DFWChild / Articles / Family Life / Baby + Toddler / Learning Curves Ahead

Learning Curves Ahead

Did you ever have a hard time sitting through a lecture? Then you can probably relate to your son who twiddles his thumbs during English class. Your daughter, on the other hand, sits there enthralled. Projects bore her.

For years now, psychologists have been studying theories of learning and multiple intelligence, and it’s made all the difference in how kids learn, according to Jan W. Van Blarcum, Ph.D., founder of Creative Tutors in Dallas.

“Every human being has their own unique ability to learn,” she says. And she’s speaking from experience. To this day, she remembers Ms. Gragg and Ms. Beale, the grade school teachers who reached out to her, a dyslexic, by identifying the unique ways that she could learn.

“We were studying Native Americans in the schoolyard … and we dug a pit and put coals in there and roasted whole corn with shucks,” she remembers. “They broke it down into a system to help me.”

But learning differences aside, Van Blarcum points out the importance of working with students’ individual needs even when it comes to the child’s particular style of learning. “Some kids need info presented more logically and orderly; others need it presented more creatively,” she says. “One child in a class might get something, but [the student] next to him won’t because he needed the information presented hands on.”

Fe Thornton, mom of three, has witnessed this in her own household. Five-year-old son Nash learns better by listening, she reveals, unlike her eldest, Gene, who is now 22. She found out early on that he learns best by following written instructions. And yet, middle son Sean, 20, was discovered to have a propensity toward visual learning when he was a young child. Thornton recalls when the two were still toy-playing tikes: “One day, my husband came home and bought each son a LEGO toy,” she shares. “Gene got frustrated … since the instructions only had picture directions. Sean, on the other hand, had no problem looking at the picture on the box and putting the toy together.”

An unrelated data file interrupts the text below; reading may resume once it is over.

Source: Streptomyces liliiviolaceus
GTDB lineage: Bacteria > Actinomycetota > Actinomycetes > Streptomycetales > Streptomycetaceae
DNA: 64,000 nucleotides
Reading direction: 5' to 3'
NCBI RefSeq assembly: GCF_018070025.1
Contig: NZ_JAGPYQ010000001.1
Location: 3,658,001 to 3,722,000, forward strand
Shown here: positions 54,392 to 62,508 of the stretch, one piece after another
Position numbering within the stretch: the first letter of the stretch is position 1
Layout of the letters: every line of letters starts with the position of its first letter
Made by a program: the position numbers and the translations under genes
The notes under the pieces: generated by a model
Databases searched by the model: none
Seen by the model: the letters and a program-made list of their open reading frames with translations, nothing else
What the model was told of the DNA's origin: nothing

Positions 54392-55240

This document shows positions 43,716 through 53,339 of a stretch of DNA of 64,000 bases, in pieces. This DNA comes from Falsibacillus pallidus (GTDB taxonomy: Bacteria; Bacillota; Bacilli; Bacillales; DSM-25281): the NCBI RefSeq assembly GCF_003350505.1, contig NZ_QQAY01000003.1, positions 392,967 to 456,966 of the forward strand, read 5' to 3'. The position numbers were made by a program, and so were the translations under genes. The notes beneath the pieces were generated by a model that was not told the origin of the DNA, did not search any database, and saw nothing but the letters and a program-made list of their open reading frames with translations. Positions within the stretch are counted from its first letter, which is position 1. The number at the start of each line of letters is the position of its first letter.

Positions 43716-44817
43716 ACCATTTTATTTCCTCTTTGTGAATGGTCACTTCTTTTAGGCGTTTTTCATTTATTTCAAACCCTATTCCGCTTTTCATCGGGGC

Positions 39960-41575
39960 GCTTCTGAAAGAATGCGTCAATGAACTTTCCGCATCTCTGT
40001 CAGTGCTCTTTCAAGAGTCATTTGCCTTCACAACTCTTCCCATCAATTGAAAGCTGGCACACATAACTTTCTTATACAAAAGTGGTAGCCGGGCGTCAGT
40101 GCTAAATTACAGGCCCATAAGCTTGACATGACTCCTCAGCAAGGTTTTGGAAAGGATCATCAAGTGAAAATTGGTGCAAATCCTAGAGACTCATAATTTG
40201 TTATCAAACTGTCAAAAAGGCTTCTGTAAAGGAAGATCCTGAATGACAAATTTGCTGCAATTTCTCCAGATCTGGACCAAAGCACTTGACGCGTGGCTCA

So what’s a concerned parent to do? Find out how your child processes information. Once you’ve done that, make a point of talking to your child’s teacher to ensure his individual needs are being addressed and when it comes to after-school activities, find something that hones in on your child’s learning style. It could make all the difference in helping him to develop a love of learning.

Several theories have been proposed to model the way that children learn. One of the most popular asserts that people fall into one of four learning categories, which include visual, auditory kinesthetic and reading/writing. Which category do you think your child falls under?

The Visual Learner
This may not be what you wanted to hear, but it may just be in your little one’s best interest to hand her a marker. Visual learners like to see colors and shapes and be stimulated well, visually. In fact, says Van Blarcum, some visual learners actually discover that they have a preference for one color over another; for example, if red is a color your child favors then highlighting a word in that shade will draw the word off the page for her and into her memory.

Suggestions for school:

  • Encourage your child’s teacher to help your son or daughter make notes into a visual chart
  • Help your child color-code his or her subject notes

Engaging activities beyond the classroom:

  • Stop by the Dallas Museum of Nature and Science to learn about the stars and planets at the planetarium or take your child to see an IMAX show, with a variety of exciting and educational 3-D films. 214/428-5555; natureandscience.org
  • The Irving Arts Center offers a variety of visually stunning and educational exhibits and programs for kids such as their Saturday School classes. 972/252-7558; irvingartscenter.com

The Auditory Learner